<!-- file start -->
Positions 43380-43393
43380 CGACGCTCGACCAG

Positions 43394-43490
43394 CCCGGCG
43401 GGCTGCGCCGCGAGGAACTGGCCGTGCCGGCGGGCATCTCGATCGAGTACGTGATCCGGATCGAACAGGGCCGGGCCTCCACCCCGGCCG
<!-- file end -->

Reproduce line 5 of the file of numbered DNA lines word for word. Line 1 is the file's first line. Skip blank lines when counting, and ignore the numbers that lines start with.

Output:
43401 GGCTGCGCCGCGAGGAACTGGCCGTGCCGGCGGGCATCTCGATCGAGTACGTGATCCGGATCGAACAGGGCCGGGCCTCCACCCCGGCCG